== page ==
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« November 2002 | Main | January 2003 »

December 28, 2002
Click click click click click click.

A childhood wish came true on Christmas day: it snowed. But it wasn't a very magical snow. It rained hard throughout the morning and then changed into heavy wet flakes. We ended up with about an inch of icy white stuff. On the 23rd, my mother and father and I went to dinner, and I toasted to a Christmas snow strong enough to prevent us from having to follow our normal routine. The routine is: eat dinner at Mom and Dad's with my great aunt and then drive downtown to visit another great aunt and her brother. It's always a blast, let me tell you. However, the toast worked, and finally, for the first time in memory, we did not have to go anywhere on Christmas.

So I sat by the fire and then in bed and started and finished my favorite book from childhood (I guess from when I was between 7 and 10), Noel Streatfeild's Dancing Shoes. It's about three girls: a spoiled and haughty talented one, a cheery but lazy talented one, and a sort of dour one who is forced to dance though her talents lie undiscovered elsewhere (in acting). While I was a pretty good dancer in childhood, I always identified with the misunderstood third girl. It was written to make me do that, but I felt more like her anyway. Reading it again, I realized I was probably more a combination of the spoiled girl and the misunderstood girl.

I'm still being spoiled. Dad bought Chris and me each a laptop this year. That's on top of a nice stock of other gifts. I got the Lomo Kompakt Automat as well, which is one of the coolest-looking cameras ever and comes with a descriptive booklet ("what the hell is Lomo?") whose copy is severely funny. I want to work for them so I can write stuff like: "Put your head in the ice cold bathtub, hold your breath, count to 100 and let your everyday troubles dissolve. Then jerk your head out again, and with it firmly on your shoulders, grab your Lomo and hit the streets."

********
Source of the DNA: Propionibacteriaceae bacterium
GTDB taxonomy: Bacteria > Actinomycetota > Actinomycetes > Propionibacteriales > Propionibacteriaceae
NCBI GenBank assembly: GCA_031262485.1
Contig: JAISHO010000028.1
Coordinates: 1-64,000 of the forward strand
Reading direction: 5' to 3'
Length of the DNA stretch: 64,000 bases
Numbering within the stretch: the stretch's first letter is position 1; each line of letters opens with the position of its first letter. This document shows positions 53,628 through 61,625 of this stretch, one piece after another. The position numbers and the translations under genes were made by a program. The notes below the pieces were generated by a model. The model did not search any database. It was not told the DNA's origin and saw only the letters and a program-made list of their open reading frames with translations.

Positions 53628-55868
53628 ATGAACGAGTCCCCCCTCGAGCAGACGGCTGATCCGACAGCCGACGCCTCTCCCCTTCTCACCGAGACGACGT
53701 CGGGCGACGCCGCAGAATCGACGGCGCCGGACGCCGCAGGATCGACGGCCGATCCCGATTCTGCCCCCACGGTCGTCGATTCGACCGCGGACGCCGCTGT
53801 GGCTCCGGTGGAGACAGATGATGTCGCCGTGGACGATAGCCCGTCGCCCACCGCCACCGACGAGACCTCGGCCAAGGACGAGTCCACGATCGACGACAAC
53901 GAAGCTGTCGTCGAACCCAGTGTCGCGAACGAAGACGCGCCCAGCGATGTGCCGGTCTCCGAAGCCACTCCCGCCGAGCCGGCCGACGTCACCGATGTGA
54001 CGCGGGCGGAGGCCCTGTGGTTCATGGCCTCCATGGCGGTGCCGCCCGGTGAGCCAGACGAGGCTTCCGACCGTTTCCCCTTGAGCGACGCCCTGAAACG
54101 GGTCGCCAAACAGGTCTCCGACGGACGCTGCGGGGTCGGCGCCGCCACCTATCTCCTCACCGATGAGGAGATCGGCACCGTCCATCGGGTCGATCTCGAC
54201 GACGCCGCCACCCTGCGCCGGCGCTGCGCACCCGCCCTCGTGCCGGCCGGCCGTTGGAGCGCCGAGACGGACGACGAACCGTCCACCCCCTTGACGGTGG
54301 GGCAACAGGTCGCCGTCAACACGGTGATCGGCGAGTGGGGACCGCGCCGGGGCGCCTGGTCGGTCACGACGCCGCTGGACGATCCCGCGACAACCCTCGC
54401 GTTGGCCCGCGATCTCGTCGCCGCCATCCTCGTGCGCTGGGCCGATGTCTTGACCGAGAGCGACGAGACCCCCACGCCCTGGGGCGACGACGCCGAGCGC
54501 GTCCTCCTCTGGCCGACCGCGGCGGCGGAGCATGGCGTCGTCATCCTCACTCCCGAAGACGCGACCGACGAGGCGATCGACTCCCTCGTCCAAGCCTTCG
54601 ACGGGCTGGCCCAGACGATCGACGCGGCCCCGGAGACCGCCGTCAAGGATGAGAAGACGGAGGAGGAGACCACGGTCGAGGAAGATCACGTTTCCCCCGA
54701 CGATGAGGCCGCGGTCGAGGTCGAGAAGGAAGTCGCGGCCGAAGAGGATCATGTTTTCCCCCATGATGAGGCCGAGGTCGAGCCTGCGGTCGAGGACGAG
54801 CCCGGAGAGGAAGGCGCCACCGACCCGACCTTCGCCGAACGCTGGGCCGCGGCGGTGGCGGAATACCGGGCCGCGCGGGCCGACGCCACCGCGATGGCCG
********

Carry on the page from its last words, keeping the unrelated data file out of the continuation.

Oh, Chris reminded me of another tape I used to listen to during the drive to high school. His message about it reads:

No...I never pronounce lbs. as just gets read as 'pounds' in my head. Always. What was that tape that had that weird song that wasn't really a song where people were at a party and they were saying "we don't like you!" and laughing?

That was Thinking Fellers Union Local 282's Mother of All Saints. It's a good album.

File under DAILY. Posted at 12:00 AM

December 23, 2002
roots rock rebel

Joe Strummer died yesterday. He was the same age as my mother is now.

The Clash, along with Led Zeppelin, have played a big role in my life. I think I tortured my brother with my tape of Combat Rock during the drive to school for about three months straight daily. (Throughout senior year of high school, the tape deck in Snowy rotated among Combat Rock, a tape made from Becca's copy of The Clash on Broadway, X's Los Angeles, The Velvet Underground and Nico, the Go-Go's Beauty and the Beat... anything else, Chris?) It's easier to understand the love affair with The Clash than it is to understand the Led Zeppelin infatuation, I think; The Clash were angry and political and smart, perfect for the seventeen-year-old girl searching for a band to identify with. I also thought they were hot. (Led Zeppelin had their own brand of sex appeal, and I still find their songs eminently listenable, if only because I have heard them so many times — hundreds, truthfully — that I can't imagine a time when I didn't know them.)

Recently I found a painting I did in high school of Mick Jones. It wasn't half bad. But it also wasn't finished. I think I need to add Joe to it.


So, Christmas is coming, and I don't really care whether the goose gets fat, but I do want to make sure that I can, if I want to. I have lost a good bit of weight lately, probably because of stress, and I want to put on some pounds to prove to myself that there isn't something wrong with my body. It's already worked, really; it seems that I've gained about a pound in the past week. But I can spare a couple more if necessary. It's a fun experiment for the holidays. And the 2003 resolutions include more exercising, so hopefully I'll be able to knock those lbs. (when you read 'lbs.,' do you ever pronounce it 'libs' in your head? I do) back off in a healthy way.

File under DAILY. Posted at 12:00 AM

December 17, 2002
[one of my recent traditions...]

One of my recent traditions is to try to listen to a few Christmas albums each night during the holiday season. The Charlie Brown Christmas album is always a must. Lately I've also been listening to a collection of Christmas songs from the war era. That's WWII. I must say, I love it. I also ordered Christmas with the Rat Pack (it was described as "boozy" in the review I read, and I thought I might be able to relate) from Amazon and they flubbed my order. Instead, I got Judy Bloom's Blubber, meant for a woman named Cynthia in Oakdale, NY. I wonder if God wants me to read Blubber.